Hormel Loses Law Case Over the Word “Spam”
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Q: What’s the difference between spam and SPAM?

A: One is the word commonly used to refer to unsolicited commercial email, and the other is… a word commonly used to refer to unsolicited commercial email.


In a move which may have surprised nobody more than it surprised canned meat company Hormel, Hormel lost their legal effort to regain control over their trademark “SPAM”.

Having taken their effort to the EU, Hormel applied to the Office for Harmonisation in the Internal Market, which is where you apply for trademarks for use in the European Union. Interestingly, Hormel was not requesting the trademark “SPAM” as used on their luncheon meat, but rather, in an apparent bid to rein in the use of “spam” gone wild, they were applying for the trademark “spam” as pertains to “services to avoid or suppress unsolicited emails” and “creation and maintenance of computer software; technical consultancy, particularly in combination with network services; providing of expertise, engineering services and technical consulting services.”

They had also asked for the trademark “spam” as applied to “economic consultancy, particularly in combination with network services; providing of expertise, engineering services and computer programming; economic consulting services.”

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Having had their initial application denied, Hormel appealed the decision, only to be dealt a rather forceful and stunning defeat, the appeals board observing that Hormel’s claim in the application that the word ‘spam’ would not be understood by a large part of the average English speaking public to mean ‘unsolicted commercial email’ was ridiculous.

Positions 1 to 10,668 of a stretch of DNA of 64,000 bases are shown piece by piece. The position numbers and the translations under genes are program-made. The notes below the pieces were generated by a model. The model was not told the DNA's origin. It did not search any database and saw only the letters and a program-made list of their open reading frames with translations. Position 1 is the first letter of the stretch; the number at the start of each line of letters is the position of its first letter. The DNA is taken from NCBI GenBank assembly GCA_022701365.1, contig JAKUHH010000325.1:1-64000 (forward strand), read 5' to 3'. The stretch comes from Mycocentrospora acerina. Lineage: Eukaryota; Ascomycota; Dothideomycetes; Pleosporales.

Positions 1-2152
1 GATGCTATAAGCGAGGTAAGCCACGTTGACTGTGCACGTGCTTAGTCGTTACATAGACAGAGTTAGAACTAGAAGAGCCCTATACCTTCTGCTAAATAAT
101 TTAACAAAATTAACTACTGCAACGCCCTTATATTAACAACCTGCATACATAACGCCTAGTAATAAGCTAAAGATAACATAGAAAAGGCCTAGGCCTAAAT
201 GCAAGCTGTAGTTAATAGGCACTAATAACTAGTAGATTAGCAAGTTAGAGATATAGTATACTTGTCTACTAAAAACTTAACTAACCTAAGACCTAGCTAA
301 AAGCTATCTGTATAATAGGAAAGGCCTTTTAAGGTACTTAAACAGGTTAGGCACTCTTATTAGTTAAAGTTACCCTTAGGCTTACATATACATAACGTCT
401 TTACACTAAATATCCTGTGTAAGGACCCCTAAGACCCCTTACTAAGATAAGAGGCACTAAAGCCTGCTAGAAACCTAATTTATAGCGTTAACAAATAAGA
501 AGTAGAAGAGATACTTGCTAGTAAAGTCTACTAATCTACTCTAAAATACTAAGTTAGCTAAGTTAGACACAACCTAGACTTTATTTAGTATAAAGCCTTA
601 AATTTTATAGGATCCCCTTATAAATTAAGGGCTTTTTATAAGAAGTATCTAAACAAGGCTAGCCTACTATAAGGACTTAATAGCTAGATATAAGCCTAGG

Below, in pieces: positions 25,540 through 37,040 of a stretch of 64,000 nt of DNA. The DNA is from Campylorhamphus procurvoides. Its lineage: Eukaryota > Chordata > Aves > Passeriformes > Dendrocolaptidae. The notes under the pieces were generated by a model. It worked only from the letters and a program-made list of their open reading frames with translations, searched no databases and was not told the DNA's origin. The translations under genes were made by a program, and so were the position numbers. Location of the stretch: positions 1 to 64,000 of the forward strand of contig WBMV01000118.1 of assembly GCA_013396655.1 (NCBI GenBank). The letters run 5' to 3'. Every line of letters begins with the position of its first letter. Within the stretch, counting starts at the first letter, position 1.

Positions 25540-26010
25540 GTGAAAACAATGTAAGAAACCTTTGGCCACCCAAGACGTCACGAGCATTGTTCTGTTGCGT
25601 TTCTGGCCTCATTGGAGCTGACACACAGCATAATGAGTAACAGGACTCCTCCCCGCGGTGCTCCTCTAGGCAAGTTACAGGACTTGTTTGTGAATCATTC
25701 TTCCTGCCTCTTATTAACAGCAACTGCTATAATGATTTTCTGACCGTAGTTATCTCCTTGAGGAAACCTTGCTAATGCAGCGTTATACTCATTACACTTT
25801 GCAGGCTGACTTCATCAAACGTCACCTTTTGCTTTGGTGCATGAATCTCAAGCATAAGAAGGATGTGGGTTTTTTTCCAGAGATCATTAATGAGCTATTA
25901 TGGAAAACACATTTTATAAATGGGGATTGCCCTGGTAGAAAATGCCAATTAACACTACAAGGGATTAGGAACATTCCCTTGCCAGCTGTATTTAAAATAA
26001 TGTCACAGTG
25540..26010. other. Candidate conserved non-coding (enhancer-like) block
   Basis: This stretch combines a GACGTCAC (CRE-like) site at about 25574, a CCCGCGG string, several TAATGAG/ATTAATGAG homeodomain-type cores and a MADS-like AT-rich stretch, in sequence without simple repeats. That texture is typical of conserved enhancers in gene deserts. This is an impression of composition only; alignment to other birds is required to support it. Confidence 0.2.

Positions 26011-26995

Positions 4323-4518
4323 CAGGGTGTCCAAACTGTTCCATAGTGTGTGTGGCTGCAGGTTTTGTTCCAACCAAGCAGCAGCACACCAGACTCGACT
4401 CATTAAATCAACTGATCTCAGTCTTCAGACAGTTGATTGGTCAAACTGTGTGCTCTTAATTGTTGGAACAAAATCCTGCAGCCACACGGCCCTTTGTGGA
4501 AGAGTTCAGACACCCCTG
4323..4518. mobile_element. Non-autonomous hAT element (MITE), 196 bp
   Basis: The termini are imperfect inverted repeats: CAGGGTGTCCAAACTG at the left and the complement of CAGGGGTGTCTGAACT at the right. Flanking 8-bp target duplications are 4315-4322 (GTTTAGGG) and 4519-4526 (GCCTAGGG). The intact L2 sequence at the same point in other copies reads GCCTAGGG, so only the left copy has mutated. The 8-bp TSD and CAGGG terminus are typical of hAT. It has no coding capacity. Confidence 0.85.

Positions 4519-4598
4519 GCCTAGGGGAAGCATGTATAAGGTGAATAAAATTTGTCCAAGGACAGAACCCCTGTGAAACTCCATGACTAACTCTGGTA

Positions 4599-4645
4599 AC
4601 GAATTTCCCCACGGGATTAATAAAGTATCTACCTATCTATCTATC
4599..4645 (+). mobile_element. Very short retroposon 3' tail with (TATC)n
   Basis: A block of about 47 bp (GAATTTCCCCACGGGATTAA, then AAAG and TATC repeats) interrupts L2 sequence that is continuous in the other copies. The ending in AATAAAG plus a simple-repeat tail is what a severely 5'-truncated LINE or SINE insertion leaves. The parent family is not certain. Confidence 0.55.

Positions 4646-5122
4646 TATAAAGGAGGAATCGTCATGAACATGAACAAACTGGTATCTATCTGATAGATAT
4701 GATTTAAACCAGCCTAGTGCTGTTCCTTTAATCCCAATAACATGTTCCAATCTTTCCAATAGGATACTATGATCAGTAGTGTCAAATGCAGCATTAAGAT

“Indeed,” they said, “the board notes that the term SPAM is not only listed in technical dictionaries as a technical term for ‘unsolicited commercial email’ but is also cited in general dictionaries.”

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4 thoughts on “Hormel Loses Law Case Over the Word “Spam”
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  1. SPAM: Swift Premium (H)AM. It was introduced by Swift & Company Meat Packing before computers were even made with vacuum tubes. (They were struggling for existance – embryonic, you might say.) Corporate takeovers and time and now Hormel considers it theirs. C’est la vie?

  2. If Hormel wanted to preserve their trademark, they should have remained with their Meat Products and stayed away from the Internet with the exception a Web Adress.
    IMHO.. Spam is too Salty, and SPAM is trash mail that wastes my time.

  3. If Hormel wanted to preserve their trademark, they should have done something way back when Monty Python did their Spam skit, since that’s what inspired the use of the term for “unsolicited commercial email.”

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